|Codex Regius||Codex Trajectinus||Codex Wormianus||Emended & Modernized|
|15 : 1-4||Variants||Variants|
|Fatiža nam froži||frøši||frœši||Fįtķša nam fręši,|
|fiaršeplis kon iaržar||fjaršeplis, konr Jaršar,|
|mœrar legs ne mvgžo||morar||merar||męrar legs, né mżgšu|
|meN a/lteiti keNa;||menn ölteiti, kenna;|
We have two interlocking sentences here:
Konr Jaršar nam kenna fįtķša fręši, né mżgšu ölteiti menn legs męrar fjaršeplis, i.e. "Earth's son [Žórr] taught an unusual lesson [or: seldom spoke], but the men of the lair of the land of the fjord-apple [giants] did not cease their ale-feast".
The statement is rather puzzling. In the last stanza, Thor killed the two giantesses through a feat of strength. Is this the "uncommon lesson" which he teaches to the giants? Or is the poet anticipating Thor's feat in the next stanza? It is hard to say. It has been suggested that the phrase nam kenna fįtķša fręši means "displayed an unusual skill", but this doesn't clarify the statement. The giants' merriment is also rather puzzling. Né mżgšu ölteiti apparently means "they did not cease their ale-feasting", or possibly "they did not repress their mirth". Is this a rare insight into the behaviour of giants? Thor has just killed their king's daughters, and they seem to admire him for the feat. They couldn't care less, and simply go on with their feasting. "Jolly good sport, eh?"
It has occurred to me that this half-stanza might be interpreted differently. Fįtķša may be read as an adverb: "seldom, rarely", while kenna fręši might be taken to mean "teach learning, make a learned speech", and be simply a circumlocution for "talk, speak". It may be assumed that Thor was a god of few words, but much action. If we read the half-stanza in this way, we get: "Thor seldom spoke, but the giants made merry". The scene, thus pictured, brings to mind a vivid picture of the giants noisily drinking and making merry, while Thor sits apart, frowning and silent.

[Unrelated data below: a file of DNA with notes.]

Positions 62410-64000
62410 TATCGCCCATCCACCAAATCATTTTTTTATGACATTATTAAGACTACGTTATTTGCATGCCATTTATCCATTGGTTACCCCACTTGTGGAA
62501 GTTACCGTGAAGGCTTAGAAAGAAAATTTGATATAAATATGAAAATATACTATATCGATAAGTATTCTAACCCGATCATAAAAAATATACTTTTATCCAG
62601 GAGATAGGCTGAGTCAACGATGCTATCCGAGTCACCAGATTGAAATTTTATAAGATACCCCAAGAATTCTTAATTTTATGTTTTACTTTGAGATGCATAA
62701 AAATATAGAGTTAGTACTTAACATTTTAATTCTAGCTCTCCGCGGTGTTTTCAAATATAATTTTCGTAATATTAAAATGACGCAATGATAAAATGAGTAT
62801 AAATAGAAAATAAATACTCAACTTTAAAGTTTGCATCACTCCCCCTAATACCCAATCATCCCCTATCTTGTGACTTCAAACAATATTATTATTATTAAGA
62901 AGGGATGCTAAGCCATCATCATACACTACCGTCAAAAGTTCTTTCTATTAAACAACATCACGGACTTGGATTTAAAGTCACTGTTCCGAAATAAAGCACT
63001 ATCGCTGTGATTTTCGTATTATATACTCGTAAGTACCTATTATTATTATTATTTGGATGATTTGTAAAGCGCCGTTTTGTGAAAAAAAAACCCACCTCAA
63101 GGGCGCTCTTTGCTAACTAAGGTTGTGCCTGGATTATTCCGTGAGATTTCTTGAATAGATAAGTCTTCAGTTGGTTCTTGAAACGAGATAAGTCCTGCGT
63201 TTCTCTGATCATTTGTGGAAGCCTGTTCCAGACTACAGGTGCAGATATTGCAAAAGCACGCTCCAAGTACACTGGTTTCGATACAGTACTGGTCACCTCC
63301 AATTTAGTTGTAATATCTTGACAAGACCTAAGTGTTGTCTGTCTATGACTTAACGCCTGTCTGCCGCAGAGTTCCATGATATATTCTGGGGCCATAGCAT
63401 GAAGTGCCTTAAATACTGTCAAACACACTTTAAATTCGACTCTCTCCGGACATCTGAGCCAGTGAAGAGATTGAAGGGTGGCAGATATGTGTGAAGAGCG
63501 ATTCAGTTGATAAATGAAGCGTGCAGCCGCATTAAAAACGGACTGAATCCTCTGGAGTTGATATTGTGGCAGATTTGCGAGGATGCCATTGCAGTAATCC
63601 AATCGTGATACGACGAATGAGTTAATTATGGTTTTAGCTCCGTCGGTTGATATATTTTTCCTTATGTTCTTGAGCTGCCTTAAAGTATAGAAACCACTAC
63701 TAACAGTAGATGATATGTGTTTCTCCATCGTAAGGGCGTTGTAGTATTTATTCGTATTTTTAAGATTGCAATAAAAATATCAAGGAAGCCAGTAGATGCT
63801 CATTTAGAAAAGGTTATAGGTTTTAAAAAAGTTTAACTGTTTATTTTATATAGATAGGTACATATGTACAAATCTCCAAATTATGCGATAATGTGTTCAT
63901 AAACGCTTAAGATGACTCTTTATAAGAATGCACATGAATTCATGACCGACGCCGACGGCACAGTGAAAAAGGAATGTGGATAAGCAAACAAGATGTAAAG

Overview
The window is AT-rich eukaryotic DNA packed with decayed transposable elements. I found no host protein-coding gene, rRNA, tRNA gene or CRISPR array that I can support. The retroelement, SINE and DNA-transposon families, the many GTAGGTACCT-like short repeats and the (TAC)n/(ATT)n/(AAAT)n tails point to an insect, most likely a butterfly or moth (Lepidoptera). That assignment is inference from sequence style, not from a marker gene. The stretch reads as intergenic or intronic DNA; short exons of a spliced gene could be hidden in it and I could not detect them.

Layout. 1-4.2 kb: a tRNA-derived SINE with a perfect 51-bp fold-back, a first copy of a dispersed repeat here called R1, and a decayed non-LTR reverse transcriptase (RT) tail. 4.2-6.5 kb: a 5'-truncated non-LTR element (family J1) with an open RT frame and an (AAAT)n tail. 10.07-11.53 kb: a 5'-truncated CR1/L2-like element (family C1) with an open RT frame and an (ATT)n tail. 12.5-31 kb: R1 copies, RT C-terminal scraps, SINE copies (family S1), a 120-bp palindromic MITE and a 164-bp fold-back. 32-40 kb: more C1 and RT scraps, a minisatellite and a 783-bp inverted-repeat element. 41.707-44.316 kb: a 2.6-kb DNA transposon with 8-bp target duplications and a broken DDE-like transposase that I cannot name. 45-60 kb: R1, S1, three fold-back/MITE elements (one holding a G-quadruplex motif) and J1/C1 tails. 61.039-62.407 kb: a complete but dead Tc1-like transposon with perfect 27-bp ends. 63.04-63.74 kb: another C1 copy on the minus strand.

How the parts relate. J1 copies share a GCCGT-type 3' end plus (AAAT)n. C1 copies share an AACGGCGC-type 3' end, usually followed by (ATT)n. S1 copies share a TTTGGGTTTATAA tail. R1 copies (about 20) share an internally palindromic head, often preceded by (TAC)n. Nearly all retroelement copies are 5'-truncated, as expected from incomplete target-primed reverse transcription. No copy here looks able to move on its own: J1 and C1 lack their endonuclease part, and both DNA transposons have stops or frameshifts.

konr Jaršar ] "the son of Earth", is Thor. In his edition of Haustlöng (p. 61), Richard North discusses the Thor-kenning jaršar sunr "Earth's son", and states that "it is odd that no such kenning appears in ... Žórsdrįpa". I beg to differ. Cp. also the perhaps dubious arfi eišs in half-stanza 10:1-4.
menn legs męrar fjaršeplis ] is a kenning for giants. Fjaršepli "fjord-apple" is a stone. Męrr means "flat, marshy land". The stone-land is a kenning for mountain. The leg, i.e. lair, of the mountain is the cave, and the men of the cave are the giants.
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